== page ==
Don’t sentence the music - Stakeholders want imprisoned artistes to record from behind bars

February 22, 2019
The Tower Street Adult Correctional Centre in downtown Kingston.
The Tower Street Adult Correctional Centre in downtown Kingston.
Vybz Kartel
Vybz Kartel
Ninja Man
Ninja Man

The panellists (from left): Heavy D, Lisa Tomlinson, Micheal Dawson, Dr Donna Hope and Dr Sonjah Stanley Niaah.
The panellists (from left): Heavy D, Lisa Tomlinson, Micheal Dawson, Dr Donna Hope and Dr Sonjah Stanley Niaah.
Jah Cure
Jah Cure
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At last Sunday's instalment of the 'grounation' series, staged by the Jamaica Music Museum in honour of Reggae Month, the panellists took a long look at the whole issue of artistes recording behind bars, and concluded that the music should not be sentenced when an artiste flouts the law and ends up in prison.

The panel comprised Dr Sonjah Stanley Niaah, director and senior lecturer, Institute of Caribbean Studies and Reggae Studies Unit; Dr Donna P Hope, professor of culture, gender and society at the UWI; Michael Dawson, co-author of Vybz Kartel's book, The Voice of the Jamaican Ghetto; and Junior 'Heavy D' Fraser, artiste manager, booking agent and event promoter. Dr Lisa Tomlinson was the moderator.

The sub-theme of Sunday's panel discussion was 'Dancehall Stardom, Version 1 - Crime And Punishment'. Not surprisingly, the name Vybz Kartel popped up, and the eternal question of whether or not the dancehall artiste, who remains as prolific as when he was free, has been releasing music from behind prison walls.

His business partner, the poker-faced Michael Dawson, who had been the recipient of many, not-so-subtle glances when the question was thrown out, told the audience calmly, "I have no evidence of anybody recording in prison. I don't know anything about that."

Professor Donna Hope, however, was not shy in her expressions.

"You would never know that Kartel is in prison, there is just so much music from him," she stated, echoing the sentiments of many in the room.

Dr Hope, however, wasn't complaining. She was leading the conversation exactly where she wanted it - why shouldn't artistes be allowed to record in prison? Or, as Heavy D puts it, why should the music be sentenced just because the artiste is imprisoned?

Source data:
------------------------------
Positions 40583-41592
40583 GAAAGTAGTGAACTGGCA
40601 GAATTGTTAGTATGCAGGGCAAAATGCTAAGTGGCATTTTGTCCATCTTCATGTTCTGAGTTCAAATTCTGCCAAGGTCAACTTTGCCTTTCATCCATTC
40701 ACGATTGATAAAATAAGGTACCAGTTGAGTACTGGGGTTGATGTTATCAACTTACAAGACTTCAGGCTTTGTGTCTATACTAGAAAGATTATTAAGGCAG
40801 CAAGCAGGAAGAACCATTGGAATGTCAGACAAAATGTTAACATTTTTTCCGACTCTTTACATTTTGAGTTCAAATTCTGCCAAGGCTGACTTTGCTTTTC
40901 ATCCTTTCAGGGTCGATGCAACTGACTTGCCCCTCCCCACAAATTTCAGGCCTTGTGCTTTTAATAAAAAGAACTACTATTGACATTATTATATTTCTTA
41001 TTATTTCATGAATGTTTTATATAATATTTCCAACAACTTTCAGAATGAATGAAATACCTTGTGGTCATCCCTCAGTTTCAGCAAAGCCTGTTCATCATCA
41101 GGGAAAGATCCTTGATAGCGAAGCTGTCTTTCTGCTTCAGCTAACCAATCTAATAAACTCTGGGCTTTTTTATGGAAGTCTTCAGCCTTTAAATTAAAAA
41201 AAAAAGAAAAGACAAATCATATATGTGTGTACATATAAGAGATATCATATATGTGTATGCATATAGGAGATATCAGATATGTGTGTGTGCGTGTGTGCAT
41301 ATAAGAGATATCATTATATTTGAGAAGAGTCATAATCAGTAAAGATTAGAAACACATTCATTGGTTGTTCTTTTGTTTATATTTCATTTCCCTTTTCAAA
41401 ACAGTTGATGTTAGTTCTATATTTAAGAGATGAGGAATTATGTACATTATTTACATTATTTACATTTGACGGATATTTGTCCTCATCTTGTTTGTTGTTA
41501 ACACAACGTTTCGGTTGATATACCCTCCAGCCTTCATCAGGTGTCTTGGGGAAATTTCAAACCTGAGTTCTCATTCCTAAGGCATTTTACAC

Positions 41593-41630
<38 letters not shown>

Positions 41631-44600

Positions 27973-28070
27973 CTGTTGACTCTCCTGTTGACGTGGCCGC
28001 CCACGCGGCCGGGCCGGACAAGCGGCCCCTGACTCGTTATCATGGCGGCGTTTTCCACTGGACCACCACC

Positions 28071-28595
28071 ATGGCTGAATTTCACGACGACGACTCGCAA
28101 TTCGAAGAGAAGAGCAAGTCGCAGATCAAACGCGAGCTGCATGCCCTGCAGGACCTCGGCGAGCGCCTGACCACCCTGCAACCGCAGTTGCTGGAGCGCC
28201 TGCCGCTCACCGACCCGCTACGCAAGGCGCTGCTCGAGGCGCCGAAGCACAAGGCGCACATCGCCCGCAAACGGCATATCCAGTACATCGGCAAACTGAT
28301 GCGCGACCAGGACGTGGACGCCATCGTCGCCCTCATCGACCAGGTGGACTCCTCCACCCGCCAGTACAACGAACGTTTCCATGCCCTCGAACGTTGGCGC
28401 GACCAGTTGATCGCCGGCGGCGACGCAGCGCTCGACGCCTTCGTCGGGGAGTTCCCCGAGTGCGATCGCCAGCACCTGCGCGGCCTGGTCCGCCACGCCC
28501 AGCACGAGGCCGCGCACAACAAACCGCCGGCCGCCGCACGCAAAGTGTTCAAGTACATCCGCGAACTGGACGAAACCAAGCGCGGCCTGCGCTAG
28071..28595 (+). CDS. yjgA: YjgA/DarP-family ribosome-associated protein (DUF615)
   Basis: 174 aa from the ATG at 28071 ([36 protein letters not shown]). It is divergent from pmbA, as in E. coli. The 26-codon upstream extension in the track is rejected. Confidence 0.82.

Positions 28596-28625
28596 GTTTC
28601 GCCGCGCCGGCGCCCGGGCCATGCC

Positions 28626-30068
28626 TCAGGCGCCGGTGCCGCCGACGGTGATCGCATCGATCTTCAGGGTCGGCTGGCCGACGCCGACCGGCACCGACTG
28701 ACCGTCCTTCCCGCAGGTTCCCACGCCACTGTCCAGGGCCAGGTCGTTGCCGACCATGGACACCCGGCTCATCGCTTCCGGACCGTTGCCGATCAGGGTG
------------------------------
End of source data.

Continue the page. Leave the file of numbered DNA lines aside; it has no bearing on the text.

They cited precedence, highlighting the case of reggae artiste Jah Cure, who was allowed to put out songs while in prison. That 'privilege' has not been extended to any other incarcerated artiste.

A very animated Stanley Niaah, lambasted the prison system for what she calls its lack of foresight.

"We have two big artistes in Jamaica in prison - Kartel and Ninja man, and there is no proper programme in place that uses music in the rehabilitation process," she said.

Both entertainers are serving life sentences for murder.

On Sunday, Stanley Niaah proposed that a meaningful music curriculum be implemented as a matter of urgency. Heavy D, however, while endorsing this suggestion, was also cynical.

"Dem not teaching music in school, so don't expect them to do it in prison," he said, referring to an earlier discussion in which it was revealed that in some schools where provision is made for a music teacher, that teacher is often asked to teach other subjects to alleviate a shortage in other areas. He, too, is appealing for artistes to be allowed to record music and feed their families while incarcerated.

Some in the audience, however, were uncomfortable with this suggestion, and questioned quietly the efficacy of punishment for a crime if this were to be implement. One very vocal audience member accused Dr Hope of trying to "intellectualise the violence in the dancehall and give it acceptance".

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